Read the full article by E.A. Crunden and Ariel Wittenberg (Greenwire)

“In need of a new athletic field and already concerned about ‘forever chemicals’ in its drinking water, the city council of Portsmouth, N.H.,voted two years ago to install a new synthetic turf field only if it was ‘PFAS-free.’

PFAS, or per-and polyfluoroalkyl substances, are a family of thousands of compounds that do not break down in the environment. Some have been linked to health problems including kidney and liver issues, along with various cancers. The City Council did not want to take a chance that the field could create more contamination.

But once installed, testing performed by a local advocacy group found organic fluorine in the field, an indicator that it might contain PFAS. City-ordered tests for specific compounds confirmed there were indeed some PFAS in the turf. Now, the City Council appears poised to accept potential athlete and environmental exposure, angering concerned residents who want the city to sue manufacturers.

‘Where is the accountability from the city [when] we did not get the turf the City Council approved? You should be upset about that,’ asked Portsmouth resident Andrea Amico at a June council meeting. ‘You should not be setting a precedent that a manufacturer can lie to you in writing without any consequences.’

The city’s experience has emerged as a cautionary tale for many other communities across the country grappling with whether to replace degrading natural athletic fields with artificial turf.

‘Portsmouth is a really good example of [how] it’s really hard to put the horse back in the barn after the doors are open,’ said Kyla Bennett, director of science policy at Public Employees for Environmental Responsibility, who has worked with a number of environmental groups battling turf fields in their communities. ‘The moral of the story in Portsmouth is it is much easier to investigate this stuff first, before you put it in, than it is to deal with the fallout.’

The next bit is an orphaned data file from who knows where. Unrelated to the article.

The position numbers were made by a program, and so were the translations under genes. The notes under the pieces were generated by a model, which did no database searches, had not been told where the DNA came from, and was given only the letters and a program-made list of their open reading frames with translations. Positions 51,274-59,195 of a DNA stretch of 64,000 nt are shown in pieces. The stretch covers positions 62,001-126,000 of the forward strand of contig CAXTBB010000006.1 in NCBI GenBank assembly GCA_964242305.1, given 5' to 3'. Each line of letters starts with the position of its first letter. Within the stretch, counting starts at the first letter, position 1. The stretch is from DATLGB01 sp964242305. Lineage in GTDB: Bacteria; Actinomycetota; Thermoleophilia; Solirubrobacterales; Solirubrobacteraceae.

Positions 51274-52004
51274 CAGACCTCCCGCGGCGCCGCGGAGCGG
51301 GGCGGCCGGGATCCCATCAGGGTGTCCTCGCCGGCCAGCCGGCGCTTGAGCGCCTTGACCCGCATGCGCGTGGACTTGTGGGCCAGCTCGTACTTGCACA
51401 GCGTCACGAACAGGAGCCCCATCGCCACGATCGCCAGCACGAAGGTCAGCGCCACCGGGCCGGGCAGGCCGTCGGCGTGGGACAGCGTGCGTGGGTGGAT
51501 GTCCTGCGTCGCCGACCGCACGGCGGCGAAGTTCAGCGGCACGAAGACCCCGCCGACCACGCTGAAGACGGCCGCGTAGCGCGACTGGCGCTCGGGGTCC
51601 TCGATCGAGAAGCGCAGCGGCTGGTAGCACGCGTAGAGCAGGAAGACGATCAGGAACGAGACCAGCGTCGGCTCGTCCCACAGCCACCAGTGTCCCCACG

Three years ago, when Portsmouth was considering how to restore its athletic field complex, The Boston Globe reported that tests of athletic turf in Franklin, Mass., contained organic fluorine. Portsmouth is no stranger to PFAS, which contaminate part of the city’s water supply due to the use of aqueous firefighting foam at a former Air Force base there.

The city was considering a turf field because soggy New England springs mean natural grass fields are out of commission for much of the season. But Portsmouth did not want to further imperil its drinking water.

Aware of the Massachusetts findings, the city’s consultants — Weston & Sampson — promised in a February 2020 public meeting that the chemicals would not be an issue. In a PowerPoint slide, they said they would ‘require PFAS-free materials in the bid specifications,’ and pledged that they already had documentation from two manufacturers to that end. That included a promise from the company FieldTurf that ‘Our supplier has confirmed that their products are free of PFAS, PFOS and fluorine.’

Portsmouth ultimately contracted with that company and approved the$3.5 million artificial athletic field.

The conditions comforted Amico, whose family already had elevated levels of PFAS in their blood due to the Air Force base. ‘I signed my kids up for soccer. I’m thinking, ‘Oh, it’s PFAS-free, it’s great,’’ she said. ‘The city made us feel safe.’

But local advocacy group Non Toxic Communities argued that PFAS-free turf does not exist. On the day the field was being installed, member Ted Jankowski cut samples from rolls of the artificial turf before it could even be put in the ground. Those samples were sent to a lab in Michigan, which found high levels of organic fluorine.” …